On December 17, students of The Experiential School of Tampa Bay
performed “All The World” for family and friends in the Weiss Family Pavilion. The Winter Concert gave the youngest Chargers a great opportunity to perform in front of an audience.View a video of the show here
It’s easy to understand that the arts have major payoffs in school. There is plenty of research showing that children who dance, sing, act or play instruments are four times more likely to be recognized for academic achievement compared with their non-performing friends — and they tend to have enhanced cognitive, motor, and social development to boot!
Kids who perform are quick thinkers.
When something goes wrong during a performance, you have one option: improvise.
Having the ability to expect the unexpected and deal with it is key to success in every field, at every level.
Children learn how to master anxious feelings.
Those jitters are real. We have all felt them at a certain point of our lives. Feeling nervous is ok and life will have plenty of big moments that will make us feel that way. Once the performance is over, that feeling of accomplishment is priceless!
Performers are given countless opportunities to express new emotions and their self-esteem can soar.
The moment children hear a crowd laugh at a joke or applaud after they sing the song they have been rehearsing for weeks, they feel like stars! This feedback is extremely rewarding!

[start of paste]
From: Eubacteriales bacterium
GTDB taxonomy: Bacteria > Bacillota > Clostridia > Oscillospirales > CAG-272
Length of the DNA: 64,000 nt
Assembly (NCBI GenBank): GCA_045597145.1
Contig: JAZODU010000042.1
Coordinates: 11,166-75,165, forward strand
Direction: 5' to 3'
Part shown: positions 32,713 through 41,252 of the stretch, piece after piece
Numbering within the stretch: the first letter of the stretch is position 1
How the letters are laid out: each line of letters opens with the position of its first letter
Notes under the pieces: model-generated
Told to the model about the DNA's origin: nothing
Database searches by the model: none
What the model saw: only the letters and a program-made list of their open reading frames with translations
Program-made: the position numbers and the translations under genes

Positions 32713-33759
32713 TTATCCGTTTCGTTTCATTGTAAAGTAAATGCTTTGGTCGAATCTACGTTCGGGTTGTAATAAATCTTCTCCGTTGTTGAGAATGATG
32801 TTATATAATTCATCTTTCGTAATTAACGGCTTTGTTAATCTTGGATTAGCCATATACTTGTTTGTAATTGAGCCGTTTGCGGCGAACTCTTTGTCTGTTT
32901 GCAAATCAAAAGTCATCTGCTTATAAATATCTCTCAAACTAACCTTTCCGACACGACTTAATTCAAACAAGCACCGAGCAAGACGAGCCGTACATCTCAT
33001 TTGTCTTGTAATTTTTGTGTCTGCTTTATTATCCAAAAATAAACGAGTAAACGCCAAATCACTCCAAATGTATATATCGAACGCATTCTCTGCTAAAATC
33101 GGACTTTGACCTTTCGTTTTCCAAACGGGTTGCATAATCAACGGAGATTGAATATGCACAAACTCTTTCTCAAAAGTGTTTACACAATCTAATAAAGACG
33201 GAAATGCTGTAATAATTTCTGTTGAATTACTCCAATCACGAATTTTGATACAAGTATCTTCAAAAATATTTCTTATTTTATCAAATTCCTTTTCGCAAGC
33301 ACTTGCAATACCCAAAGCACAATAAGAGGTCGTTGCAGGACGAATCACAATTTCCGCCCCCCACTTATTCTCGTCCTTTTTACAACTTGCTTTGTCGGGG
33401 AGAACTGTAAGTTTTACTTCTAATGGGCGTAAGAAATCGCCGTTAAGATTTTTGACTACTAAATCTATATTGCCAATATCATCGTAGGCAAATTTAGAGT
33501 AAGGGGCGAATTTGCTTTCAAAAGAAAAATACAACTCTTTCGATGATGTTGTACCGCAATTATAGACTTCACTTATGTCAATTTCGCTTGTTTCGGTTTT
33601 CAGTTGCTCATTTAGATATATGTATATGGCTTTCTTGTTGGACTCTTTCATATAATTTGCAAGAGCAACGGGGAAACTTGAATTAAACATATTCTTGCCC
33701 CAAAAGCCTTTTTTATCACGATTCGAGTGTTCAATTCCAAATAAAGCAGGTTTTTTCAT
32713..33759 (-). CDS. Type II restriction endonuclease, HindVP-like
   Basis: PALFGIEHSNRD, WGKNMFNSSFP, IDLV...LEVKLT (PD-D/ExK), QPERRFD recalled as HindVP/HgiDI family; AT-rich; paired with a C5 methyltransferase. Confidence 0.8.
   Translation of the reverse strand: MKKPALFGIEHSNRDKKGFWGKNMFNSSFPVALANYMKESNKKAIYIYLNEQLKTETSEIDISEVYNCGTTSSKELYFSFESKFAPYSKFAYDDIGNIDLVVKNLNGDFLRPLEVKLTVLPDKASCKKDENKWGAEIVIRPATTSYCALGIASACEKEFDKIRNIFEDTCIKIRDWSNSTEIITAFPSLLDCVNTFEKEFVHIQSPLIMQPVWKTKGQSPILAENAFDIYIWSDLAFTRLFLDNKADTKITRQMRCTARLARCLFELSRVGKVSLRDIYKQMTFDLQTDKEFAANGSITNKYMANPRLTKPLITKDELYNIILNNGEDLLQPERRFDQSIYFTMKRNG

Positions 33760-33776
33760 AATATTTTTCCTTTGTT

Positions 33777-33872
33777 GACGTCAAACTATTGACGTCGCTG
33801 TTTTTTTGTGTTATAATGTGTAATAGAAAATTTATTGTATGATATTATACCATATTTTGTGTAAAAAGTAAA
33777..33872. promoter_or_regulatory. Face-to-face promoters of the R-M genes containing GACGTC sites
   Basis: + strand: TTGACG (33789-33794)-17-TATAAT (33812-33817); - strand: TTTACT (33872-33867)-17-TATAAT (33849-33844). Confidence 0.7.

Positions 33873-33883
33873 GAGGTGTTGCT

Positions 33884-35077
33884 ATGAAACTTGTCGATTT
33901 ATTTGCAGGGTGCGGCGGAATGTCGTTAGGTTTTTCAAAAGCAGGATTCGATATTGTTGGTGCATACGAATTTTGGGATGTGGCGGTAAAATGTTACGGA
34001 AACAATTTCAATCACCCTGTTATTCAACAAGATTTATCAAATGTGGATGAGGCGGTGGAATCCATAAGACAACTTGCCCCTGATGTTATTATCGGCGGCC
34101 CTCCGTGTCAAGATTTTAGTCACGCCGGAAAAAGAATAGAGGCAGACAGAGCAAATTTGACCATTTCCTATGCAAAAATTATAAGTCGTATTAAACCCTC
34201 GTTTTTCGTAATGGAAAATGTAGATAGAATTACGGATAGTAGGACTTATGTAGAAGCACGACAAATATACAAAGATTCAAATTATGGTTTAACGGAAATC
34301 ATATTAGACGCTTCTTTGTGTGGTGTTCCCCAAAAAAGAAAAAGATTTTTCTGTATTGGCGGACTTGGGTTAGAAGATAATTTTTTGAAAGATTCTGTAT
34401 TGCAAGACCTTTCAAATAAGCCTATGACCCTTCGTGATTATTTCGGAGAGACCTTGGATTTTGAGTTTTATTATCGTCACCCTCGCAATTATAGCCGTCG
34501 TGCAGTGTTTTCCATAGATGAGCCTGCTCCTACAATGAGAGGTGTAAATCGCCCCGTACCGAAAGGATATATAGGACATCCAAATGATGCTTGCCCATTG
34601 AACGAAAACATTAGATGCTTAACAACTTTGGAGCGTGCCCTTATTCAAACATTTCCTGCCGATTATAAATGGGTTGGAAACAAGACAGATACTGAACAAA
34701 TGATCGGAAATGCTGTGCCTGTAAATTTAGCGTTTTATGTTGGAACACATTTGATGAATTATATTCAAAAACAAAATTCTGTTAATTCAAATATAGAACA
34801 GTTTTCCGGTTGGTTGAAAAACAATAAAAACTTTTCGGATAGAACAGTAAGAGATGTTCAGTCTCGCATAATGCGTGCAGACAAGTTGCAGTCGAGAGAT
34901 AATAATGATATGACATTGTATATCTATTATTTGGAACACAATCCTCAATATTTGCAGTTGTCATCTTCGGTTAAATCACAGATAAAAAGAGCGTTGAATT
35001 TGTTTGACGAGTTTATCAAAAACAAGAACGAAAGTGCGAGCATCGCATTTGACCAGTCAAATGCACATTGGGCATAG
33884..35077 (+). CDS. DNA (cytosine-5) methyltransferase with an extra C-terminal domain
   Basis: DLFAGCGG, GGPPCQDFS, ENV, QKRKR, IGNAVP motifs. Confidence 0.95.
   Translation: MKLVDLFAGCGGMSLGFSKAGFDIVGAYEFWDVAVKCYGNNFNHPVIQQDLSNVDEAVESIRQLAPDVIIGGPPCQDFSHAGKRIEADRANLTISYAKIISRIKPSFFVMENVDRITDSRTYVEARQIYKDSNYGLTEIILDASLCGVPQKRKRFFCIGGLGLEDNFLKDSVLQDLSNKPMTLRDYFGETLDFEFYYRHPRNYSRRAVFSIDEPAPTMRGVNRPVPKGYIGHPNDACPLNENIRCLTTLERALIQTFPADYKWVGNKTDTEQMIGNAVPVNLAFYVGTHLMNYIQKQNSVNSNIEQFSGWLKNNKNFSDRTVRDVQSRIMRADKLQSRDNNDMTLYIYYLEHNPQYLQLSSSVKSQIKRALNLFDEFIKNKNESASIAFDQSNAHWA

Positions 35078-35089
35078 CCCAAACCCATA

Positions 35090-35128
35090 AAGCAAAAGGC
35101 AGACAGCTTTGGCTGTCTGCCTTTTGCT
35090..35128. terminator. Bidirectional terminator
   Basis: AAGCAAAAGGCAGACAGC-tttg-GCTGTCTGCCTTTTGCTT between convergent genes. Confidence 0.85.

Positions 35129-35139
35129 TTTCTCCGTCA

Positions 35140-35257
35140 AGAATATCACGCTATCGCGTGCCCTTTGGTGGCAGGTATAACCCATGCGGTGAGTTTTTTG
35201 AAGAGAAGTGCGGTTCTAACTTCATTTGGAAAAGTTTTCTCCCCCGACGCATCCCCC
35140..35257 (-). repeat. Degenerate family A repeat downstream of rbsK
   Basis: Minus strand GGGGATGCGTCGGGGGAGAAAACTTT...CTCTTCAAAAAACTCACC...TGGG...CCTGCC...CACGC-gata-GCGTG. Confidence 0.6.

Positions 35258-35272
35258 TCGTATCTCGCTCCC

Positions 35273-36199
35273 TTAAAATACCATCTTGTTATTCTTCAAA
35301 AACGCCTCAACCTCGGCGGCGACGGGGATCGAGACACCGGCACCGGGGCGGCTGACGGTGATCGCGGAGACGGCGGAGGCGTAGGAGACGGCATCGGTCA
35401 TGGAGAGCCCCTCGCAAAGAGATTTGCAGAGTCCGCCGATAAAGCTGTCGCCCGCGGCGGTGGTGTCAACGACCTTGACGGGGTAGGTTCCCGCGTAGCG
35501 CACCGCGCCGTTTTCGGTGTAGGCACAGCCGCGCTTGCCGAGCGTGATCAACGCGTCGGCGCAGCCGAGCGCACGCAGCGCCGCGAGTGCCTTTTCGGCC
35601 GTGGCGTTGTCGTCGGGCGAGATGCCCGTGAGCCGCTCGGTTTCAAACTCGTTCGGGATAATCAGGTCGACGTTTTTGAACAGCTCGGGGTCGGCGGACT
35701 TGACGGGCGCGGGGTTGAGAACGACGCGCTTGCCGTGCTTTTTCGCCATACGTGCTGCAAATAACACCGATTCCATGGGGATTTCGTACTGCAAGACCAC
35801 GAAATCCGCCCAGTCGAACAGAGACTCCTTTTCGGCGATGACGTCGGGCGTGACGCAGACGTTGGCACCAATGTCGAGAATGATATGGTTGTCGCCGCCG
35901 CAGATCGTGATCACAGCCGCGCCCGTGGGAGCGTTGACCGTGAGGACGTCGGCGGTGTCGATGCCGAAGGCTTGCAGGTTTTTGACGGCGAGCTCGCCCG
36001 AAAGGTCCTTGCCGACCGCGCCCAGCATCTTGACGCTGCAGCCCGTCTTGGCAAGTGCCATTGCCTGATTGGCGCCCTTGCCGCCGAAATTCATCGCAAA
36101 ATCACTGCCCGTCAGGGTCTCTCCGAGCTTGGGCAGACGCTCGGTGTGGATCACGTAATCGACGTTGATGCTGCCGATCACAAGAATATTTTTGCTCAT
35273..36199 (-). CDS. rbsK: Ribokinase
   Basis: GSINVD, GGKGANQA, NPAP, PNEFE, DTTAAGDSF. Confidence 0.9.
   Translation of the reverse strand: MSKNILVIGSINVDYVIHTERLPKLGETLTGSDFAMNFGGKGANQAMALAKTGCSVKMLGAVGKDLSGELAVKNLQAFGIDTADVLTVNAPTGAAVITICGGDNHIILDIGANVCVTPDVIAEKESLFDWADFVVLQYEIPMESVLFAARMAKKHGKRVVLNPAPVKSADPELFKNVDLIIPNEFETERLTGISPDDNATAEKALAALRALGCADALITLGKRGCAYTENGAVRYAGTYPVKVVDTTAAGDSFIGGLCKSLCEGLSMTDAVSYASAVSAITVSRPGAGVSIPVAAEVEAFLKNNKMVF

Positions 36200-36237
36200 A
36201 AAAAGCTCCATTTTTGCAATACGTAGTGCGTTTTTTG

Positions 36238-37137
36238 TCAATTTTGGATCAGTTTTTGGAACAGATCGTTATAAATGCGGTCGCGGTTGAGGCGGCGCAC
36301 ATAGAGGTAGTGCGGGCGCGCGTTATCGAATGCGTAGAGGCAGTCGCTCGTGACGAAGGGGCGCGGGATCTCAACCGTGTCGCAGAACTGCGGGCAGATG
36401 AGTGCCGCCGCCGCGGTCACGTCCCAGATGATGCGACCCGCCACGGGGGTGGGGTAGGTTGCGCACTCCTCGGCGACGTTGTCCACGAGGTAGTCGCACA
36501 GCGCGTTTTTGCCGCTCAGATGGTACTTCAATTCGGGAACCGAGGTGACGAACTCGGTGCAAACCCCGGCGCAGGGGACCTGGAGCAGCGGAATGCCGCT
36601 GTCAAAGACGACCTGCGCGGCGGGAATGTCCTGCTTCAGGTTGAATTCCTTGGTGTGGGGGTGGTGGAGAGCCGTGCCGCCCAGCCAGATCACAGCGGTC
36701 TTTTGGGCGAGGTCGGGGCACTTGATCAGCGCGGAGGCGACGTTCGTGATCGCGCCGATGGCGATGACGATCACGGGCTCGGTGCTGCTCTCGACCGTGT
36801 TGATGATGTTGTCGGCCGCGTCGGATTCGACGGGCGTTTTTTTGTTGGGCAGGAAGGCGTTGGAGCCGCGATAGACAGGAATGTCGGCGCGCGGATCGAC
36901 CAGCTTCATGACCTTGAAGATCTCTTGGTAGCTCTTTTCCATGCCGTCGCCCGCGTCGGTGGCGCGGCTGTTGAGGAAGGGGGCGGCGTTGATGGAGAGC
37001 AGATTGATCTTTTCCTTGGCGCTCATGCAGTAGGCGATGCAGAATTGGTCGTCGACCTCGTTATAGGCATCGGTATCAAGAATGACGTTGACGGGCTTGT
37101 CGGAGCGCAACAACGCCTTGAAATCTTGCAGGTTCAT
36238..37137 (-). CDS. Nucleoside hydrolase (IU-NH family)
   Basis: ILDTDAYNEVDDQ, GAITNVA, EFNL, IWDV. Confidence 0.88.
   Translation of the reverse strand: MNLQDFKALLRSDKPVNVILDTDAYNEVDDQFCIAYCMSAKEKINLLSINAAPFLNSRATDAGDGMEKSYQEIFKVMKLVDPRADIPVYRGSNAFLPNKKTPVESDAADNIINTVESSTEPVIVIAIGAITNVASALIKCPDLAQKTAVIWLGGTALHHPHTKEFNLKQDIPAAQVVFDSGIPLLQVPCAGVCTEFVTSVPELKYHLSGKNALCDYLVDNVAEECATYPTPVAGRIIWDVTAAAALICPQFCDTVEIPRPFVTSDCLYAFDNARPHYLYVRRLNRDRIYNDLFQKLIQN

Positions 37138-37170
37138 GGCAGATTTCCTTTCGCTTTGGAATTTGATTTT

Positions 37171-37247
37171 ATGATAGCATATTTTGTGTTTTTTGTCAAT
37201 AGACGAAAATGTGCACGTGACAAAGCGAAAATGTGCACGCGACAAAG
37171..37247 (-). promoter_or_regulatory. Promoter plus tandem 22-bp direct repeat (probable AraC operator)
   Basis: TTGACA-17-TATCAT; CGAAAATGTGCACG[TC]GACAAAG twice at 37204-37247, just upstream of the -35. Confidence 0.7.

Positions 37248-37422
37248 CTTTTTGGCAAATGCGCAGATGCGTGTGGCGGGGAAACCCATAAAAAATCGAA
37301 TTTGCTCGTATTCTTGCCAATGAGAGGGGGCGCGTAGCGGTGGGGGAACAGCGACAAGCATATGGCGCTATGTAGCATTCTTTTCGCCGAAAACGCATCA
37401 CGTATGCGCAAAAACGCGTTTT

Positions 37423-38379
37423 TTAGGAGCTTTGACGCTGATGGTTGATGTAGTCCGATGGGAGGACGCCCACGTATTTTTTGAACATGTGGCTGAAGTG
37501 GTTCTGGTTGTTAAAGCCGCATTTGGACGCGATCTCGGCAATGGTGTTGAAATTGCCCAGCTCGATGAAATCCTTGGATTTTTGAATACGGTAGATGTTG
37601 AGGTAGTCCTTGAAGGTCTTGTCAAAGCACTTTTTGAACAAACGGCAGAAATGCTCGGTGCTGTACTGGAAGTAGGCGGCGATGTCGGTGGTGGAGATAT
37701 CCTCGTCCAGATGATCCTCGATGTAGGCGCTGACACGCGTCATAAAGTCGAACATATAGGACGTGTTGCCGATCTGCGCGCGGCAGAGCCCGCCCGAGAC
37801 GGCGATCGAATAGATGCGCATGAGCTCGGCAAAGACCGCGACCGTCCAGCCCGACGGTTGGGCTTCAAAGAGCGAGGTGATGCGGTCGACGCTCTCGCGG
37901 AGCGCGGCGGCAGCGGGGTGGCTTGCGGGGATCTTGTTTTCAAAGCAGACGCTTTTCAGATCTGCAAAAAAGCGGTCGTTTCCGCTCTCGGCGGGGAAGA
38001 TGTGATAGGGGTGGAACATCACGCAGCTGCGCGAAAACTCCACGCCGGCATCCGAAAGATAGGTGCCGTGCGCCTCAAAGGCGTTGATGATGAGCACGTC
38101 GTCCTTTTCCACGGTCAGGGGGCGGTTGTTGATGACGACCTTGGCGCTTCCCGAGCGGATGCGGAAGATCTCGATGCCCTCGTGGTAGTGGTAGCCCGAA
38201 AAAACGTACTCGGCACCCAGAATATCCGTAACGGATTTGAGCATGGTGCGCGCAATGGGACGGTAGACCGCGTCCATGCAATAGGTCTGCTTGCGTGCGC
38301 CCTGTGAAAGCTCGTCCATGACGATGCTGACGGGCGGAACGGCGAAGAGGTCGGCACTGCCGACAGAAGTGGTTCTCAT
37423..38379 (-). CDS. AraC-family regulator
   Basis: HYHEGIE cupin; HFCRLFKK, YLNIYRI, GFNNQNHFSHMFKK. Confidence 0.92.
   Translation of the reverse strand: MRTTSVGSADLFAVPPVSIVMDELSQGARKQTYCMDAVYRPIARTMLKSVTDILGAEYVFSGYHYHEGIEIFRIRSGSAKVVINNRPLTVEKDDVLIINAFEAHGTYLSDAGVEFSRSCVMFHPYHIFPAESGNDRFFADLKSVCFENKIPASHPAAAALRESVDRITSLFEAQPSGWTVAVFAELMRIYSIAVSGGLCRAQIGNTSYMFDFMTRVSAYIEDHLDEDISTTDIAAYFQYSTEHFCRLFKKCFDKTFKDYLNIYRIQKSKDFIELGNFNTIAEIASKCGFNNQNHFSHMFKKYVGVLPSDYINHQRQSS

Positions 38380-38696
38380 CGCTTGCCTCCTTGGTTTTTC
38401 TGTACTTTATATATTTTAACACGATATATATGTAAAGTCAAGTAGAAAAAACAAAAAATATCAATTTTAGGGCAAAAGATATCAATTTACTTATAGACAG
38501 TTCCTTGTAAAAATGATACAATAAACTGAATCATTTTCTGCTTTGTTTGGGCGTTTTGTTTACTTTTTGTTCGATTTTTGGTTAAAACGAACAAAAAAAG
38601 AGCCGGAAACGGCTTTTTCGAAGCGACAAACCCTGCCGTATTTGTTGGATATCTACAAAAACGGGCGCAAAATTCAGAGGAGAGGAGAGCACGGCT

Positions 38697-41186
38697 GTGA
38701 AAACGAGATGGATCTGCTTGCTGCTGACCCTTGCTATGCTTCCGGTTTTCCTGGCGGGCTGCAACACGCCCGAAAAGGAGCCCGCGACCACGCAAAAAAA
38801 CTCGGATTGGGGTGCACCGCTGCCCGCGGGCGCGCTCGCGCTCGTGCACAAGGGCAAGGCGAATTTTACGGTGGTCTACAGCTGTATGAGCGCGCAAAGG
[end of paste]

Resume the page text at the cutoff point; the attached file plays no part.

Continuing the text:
Children understand that they are part of a team because every performance requires teamwork to be successful. It is not about “you on stage”, but the understanding of having a role, and being responsible for the success of a group. It’s a larger and more complex system, working towards a common goal.
My son, Nicholas, had a theater director who often reminded the students, “It’s not about you in the art, it is about the art in you.”
The experience of performing is in essence more important than the skills one learns to be able to perform. Students who perform have an opportunity to see the world through the eyes of other creative human beings, by singing, dancing, having a role in a play, or playing an instrument.